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Carmelo Anthony should take a page from Vince Carter’s end-of-career playbook

Before a bunch of the NBA’s best players took the court Monday night at Staples Center, NBA scouts and executives in attendance gossiped about Carmelo Anthony, one of the league’s former greats, and whether there’s a spot for him on a roster in 2018.

Anthony, who is a Houston Rocket in a “for now” sense, seemingly will be looking for a fourth team in less than four months after a rumor-filled weekend and his third missed game in a row because of an “illness” Tuesday night in Denver.

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Assuming Anthony is released and no team claims him, his next landing spot is unclear.

It won’t be with the Clippers, a league executive unauthorized to speak publicly told the Los Angeles Times. Across town, it’s a little murkier, but it seems unlikely. If the Lakers do decide to add Anthony, it means they’re desperate enough to try to resuscitate a career that some scouts and executives think is on the doorstep of being done.

If Houston decides to pull the plug on its one-year minimum deal with the 10-time All-Star and future Hall of Famer after 10 games, the Rockets are confirming what people saw after a full season in Oklahoma City. In the modern NBA, there’s little room for a veteran score-first player who can’t defend and who would prefer to live in the mid-range area than behind the three-point line.

It’s hard to pair him with a young team because he very well could stunt the growth of developing players. It’s hard to put him on a contender because there’s no track record of him helping in a reduced role. So, where does he go?

Carmelo Anthony has struggled to find his role with playoff contenders in Oklahoma City and Houston.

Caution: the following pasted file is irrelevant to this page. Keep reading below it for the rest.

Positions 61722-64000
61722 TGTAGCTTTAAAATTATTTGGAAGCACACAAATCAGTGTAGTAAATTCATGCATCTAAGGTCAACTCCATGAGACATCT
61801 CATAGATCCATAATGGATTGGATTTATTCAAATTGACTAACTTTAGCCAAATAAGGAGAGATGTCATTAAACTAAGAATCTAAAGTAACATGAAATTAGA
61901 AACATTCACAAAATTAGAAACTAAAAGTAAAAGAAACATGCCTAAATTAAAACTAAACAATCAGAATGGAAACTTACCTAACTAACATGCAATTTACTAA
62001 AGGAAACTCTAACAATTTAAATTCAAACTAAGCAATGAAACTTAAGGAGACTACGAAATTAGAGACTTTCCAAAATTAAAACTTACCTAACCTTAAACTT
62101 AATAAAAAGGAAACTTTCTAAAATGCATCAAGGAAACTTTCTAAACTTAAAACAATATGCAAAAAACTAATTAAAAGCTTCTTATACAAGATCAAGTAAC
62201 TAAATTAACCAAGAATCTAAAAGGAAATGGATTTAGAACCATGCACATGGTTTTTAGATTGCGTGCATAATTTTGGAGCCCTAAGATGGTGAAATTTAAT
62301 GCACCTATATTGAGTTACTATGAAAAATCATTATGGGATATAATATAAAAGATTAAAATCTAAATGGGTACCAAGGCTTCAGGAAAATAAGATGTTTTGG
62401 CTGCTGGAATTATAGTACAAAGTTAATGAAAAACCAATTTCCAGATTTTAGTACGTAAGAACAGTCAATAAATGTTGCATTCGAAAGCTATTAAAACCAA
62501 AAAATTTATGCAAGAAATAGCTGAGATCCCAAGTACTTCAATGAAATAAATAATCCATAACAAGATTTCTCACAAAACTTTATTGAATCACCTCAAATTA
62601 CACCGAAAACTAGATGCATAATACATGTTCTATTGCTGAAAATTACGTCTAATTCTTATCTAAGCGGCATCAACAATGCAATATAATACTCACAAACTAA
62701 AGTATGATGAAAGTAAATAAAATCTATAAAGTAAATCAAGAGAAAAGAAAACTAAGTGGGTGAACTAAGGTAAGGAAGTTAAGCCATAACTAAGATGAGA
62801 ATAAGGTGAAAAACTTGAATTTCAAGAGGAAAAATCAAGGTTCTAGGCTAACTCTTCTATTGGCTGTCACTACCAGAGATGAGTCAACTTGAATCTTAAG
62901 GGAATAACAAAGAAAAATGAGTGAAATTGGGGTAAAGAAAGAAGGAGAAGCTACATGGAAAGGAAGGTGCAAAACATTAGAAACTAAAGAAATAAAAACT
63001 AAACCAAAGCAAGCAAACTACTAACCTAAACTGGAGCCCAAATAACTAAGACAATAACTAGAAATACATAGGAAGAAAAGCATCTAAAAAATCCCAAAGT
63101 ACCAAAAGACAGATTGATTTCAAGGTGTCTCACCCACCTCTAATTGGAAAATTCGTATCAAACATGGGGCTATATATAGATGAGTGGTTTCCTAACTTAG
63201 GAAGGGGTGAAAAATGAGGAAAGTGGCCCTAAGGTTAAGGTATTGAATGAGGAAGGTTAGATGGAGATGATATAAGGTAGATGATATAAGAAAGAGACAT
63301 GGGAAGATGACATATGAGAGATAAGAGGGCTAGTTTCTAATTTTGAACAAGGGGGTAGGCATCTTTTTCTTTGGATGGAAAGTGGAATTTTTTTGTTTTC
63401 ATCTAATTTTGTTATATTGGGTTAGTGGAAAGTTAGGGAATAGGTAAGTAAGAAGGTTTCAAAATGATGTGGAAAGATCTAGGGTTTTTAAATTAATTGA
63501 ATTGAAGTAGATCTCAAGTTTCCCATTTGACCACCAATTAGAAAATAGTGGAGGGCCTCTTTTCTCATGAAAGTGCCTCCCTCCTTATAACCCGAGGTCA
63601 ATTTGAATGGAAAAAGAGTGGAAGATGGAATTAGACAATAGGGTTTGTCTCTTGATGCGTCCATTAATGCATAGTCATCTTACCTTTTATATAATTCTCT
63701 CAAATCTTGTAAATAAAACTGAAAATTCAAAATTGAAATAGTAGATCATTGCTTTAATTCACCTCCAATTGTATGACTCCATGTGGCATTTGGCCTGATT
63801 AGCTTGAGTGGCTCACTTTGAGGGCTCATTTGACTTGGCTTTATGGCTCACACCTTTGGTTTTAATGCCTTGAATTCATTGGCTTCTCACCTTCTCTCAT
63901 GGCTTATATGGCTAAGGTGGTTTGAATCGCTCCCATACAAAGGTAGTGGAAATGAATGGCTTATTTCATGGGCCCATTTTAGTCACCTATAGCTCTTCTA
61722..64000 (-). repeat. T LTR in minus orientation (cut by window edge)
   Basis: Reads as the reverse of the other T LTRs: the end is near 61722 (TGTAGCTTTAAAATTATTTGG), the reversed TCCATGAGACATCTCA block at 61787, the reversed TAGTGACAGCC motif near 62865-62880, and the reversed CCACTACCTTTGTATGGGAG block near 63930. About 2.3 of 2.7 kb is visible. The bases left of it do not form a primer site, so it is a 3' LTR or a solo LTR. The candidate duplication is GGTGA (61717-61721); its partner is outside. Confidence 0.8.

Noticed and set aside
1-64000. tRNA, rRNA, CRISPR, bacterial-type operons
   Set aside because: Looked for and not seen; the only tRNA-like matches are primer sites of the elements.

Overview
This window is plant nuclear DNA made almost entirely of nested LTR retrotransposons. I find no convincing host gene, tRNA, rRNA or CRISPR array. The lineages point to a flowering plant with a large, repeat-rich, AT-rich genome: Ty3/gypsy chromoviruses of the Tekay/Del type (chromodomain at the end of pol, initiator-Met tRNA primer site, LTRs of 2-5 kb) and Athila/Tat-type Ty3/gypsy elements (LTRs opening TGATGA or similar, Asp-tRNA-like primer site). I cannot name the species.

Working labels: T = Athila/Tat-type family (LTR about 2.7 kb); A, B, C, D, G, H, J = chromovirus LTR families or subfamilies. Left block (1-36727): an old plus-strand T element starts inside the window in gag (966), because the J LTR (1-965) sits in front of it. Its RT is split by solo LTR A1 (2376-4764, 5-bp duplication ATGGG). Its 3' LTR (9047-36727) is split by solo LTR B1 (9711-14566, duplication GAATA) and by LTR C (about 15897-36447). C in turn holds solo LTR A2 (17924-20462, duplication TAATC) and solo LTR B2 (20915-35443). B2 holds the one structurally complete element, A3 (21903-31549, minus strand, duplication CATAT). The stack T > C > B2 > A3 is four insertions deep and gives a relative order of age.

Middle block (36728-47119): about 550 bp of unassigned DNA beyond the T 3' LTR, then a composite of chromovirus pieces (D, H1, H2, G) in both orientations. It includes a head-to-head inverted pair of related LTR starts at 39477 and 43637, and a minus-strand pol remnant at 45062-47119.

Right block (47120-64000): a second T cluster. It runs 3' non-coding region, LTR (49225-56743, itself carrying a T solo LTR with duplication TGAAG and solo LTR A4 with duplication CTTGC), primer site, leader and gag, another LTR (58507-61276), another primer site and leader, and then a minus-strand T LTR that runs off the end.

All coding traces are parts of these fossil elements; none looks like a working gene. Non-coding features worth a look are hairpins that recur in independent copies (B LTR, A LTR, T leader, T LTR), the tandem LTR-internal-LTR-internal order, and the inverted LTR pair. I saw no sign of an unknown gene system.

Carmelo Anthony has struggled to find his role with playoff contenders in Oklahoma City and Houston. (Mary Altaffer / Associated Press)

Anthony, who is close friends with LeBron James, will be carrying the burden of having to prove there’s still a place for him wherever he ends up next.

The Lakers, who could use more talent, would need to talk themselves into gambling on Anthony at this stage in his career, where it’d be impossible to justify playing him instead of Kyle Kuzma, Brandon Ingram or Josh Hart.

Similarly, there’s a lot of pressure on Jimmy Butler, who officially joined the Philadelphia 76ers on Monday after being traded from Minnesota.

The deal ends a months-long standoff with management that turned the Timberwolves’ locker room into a “soap opera,” as one Minnesota veteran termed it last week.

Butler, who left Chicago with some bridges smoldering, saw his reputation suffer after a season-plus of unremarkable results with the Timberwolves. Now in Philadelphia, he enters a situation with expectations of contending for a championship — albeit with hints of locker-room unease.

Ben Simmons and Joel Embiid have wildly different personalities, with some around the league wondering if they’re headed for an eventual showdown. Add Butler to the mix for this season (and almost certainly the future), his locker-room reputation will be tied to Philadelphia’s successes and failures, even as he ages into a lesser role behind Simmons and Embiid.

Anthony and Butler could take a lesson from Vince Carter, who at 41, nearly helped the Atlanta Hawks upset the Lakers on Sunday night at Staples Center.

Jimmy Butler, when healthy, is one of the best two-way players in the NBA. But he's only appeared in 70 or more games twice in seven seasons.
Jimmy Butler, when healthy, is one of the best two-way players in the NBA. But he's only appeared in 70 or more games twice in seven seasons. (Anthony Souffle / Minneapolis Star Trbune)

Carter was once one of the top stars in the NBA and one of the league’s best scorers before authoring multiple chapters as a role player in a variety of situations, including lesser roles on playoff teams in Dallas and Memphis.

“I made the decision that I wanted to stick around and I would do whatever it takes,” Carter said. “I still can do it — but it’s just not what’s called for.”

It’s not easy to go from a star to role player; it takes a desire for reinvention, and that’s not for everybody.

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“It’s what people are looking for and what they want. Are they willing to commit to their new role?” Carter said. “Some guys I know who probably could still play this game just didn’t want to transition to a new role as a reserve.”

Carter said he has fielded calls and questions from players asking for advice on how to extend a career. He’s figured out his role, his final chapter as a mentor for young players. After dunking and squaring up with James on Sunday, he went right to the weight room with 20-year-old rookie Kevin Huerter on his hip.

It’s why he’s still more than employable.

“I just wanted to play,” Carter said.

If things don’t change, a lot of people around the NBA aren’t sure how many more chances Anthony will get.

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